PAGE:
# A subspace of a finite-dimensional vector space $V$ is finite-dimensional (Alternative proof)

I have looked at several proofs of the following theorem:

Let $$W$$ be a subspace of a finite-dimensional vector space $$V$$, then $$W$$ is finite-dimensional.

But all of them use a similar argument to prove it:

Proof. Let $$dim(V)=n$$. If $$W =\{0\}$$, then $$W$$ is finite-dimensional. Otherwhise, W contains a nonzero element $$x_1$$; so $$\{x_1\}$$ is a linearly independent set. Continuing in this way, choose $$x_1,...,x_k$$ in $$W$$ such that $$\{x_1,...,x_k\}$$ is linearly independet. Since no linearly independent subset of $$V$$ can contain more than $$n$$ elements, this process must stop at a stage where $$k\leq n$$ and $$\{x_1,...,x_k\}$$ is linearly independet but adjoining any other element of $$W$$ produces a linearly dependent set, this implies that $$\{x_1,...,x_k\}$$ generates $$W$$, and hence it is a basis for $$W$$.

I'm fine with this proof, but also I'm looking for a proof that doesn't use the argument of "continuing in this way a finite number of times" or "perform this algorithm", my first attempt was to prove the following inductively:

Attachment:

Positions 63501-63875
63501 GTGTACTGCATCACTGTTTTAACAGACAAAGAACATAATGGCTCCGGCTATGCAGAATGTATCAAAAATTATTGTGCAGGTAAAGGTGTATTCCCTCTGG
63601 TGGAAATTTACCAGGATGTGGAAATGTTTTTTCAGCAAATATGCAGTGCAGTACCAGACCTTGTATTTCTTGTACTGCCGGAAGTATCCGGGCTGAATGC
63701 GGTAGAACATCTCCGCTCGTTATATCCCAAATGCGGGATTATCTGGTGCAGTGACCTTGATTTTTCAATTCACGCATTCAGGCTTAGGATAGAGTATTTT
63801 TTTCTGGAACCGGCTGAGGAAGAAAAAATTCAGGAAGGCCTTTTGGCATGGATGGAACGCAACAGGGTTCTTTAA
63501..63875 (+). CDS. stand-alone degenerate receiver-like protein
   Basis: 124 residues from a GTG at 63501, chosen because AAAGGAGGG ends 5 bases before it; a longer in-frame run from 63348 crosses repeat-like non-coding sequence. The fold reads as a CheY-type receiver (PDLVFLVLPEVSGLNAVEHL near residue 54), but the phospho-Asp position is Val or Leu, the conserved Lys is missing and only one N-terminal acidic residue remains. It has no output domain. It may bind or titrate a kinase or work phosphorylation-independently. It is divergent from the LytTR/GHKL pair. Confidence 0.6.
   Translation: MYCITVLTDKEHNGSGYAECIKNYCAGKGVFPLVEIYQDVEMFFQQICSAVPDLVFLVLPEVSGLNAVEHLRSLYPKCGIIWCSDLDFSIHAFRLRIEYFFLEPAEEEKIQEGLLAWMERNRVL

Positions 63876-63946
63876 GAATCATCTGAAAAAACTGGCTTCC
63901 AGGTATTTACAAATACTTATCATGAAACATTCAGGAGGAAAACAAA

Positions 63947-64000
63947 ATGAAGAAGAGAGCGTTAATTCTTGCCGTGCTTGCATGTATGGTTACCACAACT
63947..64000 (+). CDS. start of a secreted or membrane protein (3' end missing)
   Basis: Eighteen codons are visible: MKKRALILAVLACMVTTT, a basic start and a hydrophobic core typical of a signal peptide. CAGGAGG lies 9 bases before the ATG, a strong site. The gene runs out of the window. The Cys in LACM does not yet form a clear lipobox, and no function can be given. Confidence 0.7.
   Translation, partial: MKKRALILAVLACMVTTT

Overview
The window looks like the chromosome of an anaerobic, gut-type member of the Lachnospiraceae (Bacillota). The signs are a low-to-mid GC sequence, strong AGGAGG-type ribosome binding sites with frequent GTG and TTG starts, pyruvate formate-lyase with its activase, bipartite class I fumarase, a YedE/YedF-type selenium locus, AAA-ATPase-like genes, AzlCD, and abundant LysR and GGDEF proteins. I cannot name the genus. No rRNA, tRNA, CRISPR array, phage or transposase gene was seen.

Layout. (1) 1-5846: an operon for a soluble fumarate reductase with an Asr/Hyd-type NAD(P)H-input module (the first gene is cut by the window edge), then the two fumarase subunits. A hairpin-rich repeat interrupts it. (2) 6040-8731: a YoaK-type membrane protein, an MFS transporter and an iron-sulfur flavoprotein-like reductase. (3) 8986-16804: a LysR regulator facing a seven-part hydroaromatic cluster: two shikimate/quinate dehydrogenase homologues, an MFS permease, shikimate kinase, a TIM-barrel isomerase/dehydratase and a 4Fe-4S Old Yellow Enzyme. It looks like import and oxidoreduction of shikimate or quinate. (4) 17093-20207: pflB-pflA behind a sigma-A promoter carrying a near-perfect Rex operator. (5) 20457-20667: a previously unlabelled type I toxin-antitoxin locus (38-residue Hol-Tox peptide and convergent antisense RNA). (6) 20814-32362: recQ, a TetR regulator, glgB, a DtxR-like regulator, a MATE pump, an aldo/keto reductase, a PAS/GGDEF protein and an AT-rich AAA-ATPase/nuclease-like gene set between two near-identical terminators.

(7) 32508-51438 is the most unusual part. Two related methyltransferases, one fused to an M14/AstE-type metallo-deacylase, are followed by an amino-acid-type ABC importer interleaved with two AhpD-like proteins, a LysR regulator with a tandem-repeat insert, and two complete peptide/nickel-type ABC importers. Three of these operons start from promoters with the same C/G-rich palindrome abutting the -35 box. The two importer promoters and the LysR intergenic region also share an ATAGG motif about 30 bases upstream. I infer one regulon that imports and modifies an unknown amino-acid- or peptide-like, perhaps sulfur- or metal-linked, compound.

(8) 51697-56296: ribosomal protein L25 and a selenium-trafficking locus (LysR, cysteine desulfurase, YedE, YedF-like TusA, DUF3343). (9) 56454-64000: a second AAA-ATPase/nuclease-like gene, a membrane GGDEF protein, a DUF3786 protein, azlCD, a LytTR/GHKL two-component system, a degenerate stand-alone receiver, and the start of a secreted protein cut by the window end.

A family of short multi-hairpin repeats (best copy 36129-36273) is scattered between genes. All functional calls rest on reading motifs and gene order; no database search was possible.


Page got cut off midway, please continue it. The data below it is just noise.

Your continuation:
P(n) : If $$W$$ is a subspace of a n-dimensional vector space $$V$$, then $$W$$ is finite-dimensional.

but I'm not sure how to prove that $$P(n)\rightarrow P(n+1)$$.

EDIT: At this point, I can't use the fact that every vector space has a basis.

• It would make much more sense if you'd state what we can use at this point. For example do you know at this stage that every vector space admits a basis? Sep 17, 2022 at 5:08
• @SeverinSchraven Thanks, I forgot to mention it Sep 17, 2022 at 5:45

First, the base case $$n = 0$$ is very easy (and this is a usable base case, we don't even need to do $$n = 1$$). Next, as you say, if $$W = 0$$ then the statement is clear. Otherwise $$W$$ contains some nonzero vector $$w$$. Then $$W/w$$ is a subspace of the $$(n-1)$$-dimensional quotient $$V/w$$, so by the inductive hypothesis $$W/w$$ is finite-dimensional, hence has some basis. Let $$w_1, \dots w_k \in W$$ be any lift of this basis to $$W$$; then $$\{ w, w_1, \dots w_k \}$$ is a basis of $$W$$, so $$W$$ is also finite-dimensional.
(If the statement that $$V/w$$ is $$(n-1)$$-dimensional also needs proof, the easiest argument is to extend $$\{ w \}$$ to a basis of $$V$$. If you want to avoid that argument then I guess we can talk about that too.)